There is ZERO chance that former Utah running back Ty Jordan is forgotten anytime soon.
Speaking from Jordan's 'Celebration of Life' at AT&T Stadium on Wednesday, Utah athletic director Mark Harlan said that Jordan's legacy will continue to live on and shine. Utah athletic teams who compete this spring will wear patches honoring the memory of Jordan.
“Furthermore, on behalf of 35,000 students at the University of Utah, it’s my honor, and my pleasure on behalf of our president. And you’ve heard about his academic success. When I’m done here, I’m going to hand you a certificate of the incredible achievement he had academically at the University of Utah,” Harlan said.
“He was remarkable. Many of our student-athletes are suffering right now. I got to know Ty as well, but when I talked to our other students and our other teams, I learned quickly he was the mayor of the residence hall. So that’s why as you see our teams compete this spring you will see a patch honoring Ty. Our basketball programs, soccer programs, and lacrosse programs, because he knew everybody as you know, he was social. We’re so sorry for your loss, but it’s my honor to present this to you.”
Just 19 years old, Jordan had this charisma that attracted nearly everyone around him. His smile and beaming eyes revealed his youthful exuberance, his energy permeating throughout the program. On the field, Jordan was dynamic, blessed with incredible power, vision and intelligence.
But what he did without the ball in his hands was perhaps more remarkable. Jordan's mother passed away in August due to cancer. He committed to Utah while she was sick and began his freshman season during one of life's most devastating moments.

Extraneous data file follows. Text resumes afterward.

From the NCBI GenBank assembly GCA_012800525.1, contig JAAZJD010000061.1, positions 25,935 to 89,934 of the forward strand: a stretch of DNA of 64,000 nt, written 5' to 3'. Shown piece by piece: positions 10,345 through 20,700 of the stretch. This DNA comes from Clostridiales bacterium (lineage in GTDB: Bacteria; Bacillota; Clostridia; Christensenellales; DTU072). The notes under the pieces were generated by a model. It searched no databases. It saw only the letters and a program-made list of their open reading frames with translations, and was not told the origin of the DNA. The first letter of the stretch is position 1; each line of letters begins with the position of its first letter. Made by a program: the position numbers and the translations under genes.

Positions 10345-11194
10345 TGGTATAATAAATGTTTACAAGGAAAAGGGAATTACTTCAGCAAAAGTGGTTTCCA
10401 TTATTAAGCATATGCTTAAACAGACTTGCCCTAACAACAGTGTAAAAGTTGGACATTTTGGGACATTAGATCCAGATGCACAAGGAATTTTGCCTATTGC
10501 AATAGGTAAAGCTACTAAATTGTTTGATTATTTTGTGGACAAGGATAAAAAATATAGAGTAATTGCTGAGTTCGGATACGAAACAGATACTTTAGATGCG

It would've been understandable if he had stepped away for a while. After all, there are things more important than football. But Jordan never sulked. He kept working and not only climbed the depth chart, he spent that time uniting Utah athletes of all sports.
Jordan finished the season with 597 rushing yards on just 83 carries with six touchdowns, an average of 119.4 rushing yards per game that ranked ninth in the country and No. 1 amongst freshman.
He capped off his sensational debut season when he was named the Pac-12's Offensive Freshman of the Year — he was just the second Ute to win a conference yearly award, joining the man he replaced in Zack Moss.
Jordan began to shine in just his second game of his career when he was electric against Washington, perennially one of the top defenses in the nation. Despite suffering a 24-21 heart-breaking loss, Jordan showed why he was dangerous with the ball in his hands when he ran for 97 yards on just 10 carries — and that was while still sharing carries with Brumfield and Wilmore.
If Utah fans thought that was good, they had no idea what was in store for them over the final three games of the year when he was elevated to starter.
Jordan averaged 156 yards rushing and two touchdowns per game in leading the Utes to victories over Oregon State, then No. 21 Colorado and Washington State. That number rushing would've ranked third in the nation and second in the Pac-12.
"The simplest thing I can say is that I love Ty, and I miss him," Utah head coach Kyle Whittingham said on Wednesday. "As the head coach of the football team, you really have 120 adopted sons — you care for them like your sons. You love them, you hurt when they hurt, and it's just a special bond. That's probably been why I've been in this profession so long is the relationship with these young men, and you end up loving them all. Some of them it takes a little longer to connect with than others. I connected with Ty on day one; that was an immediate connection."
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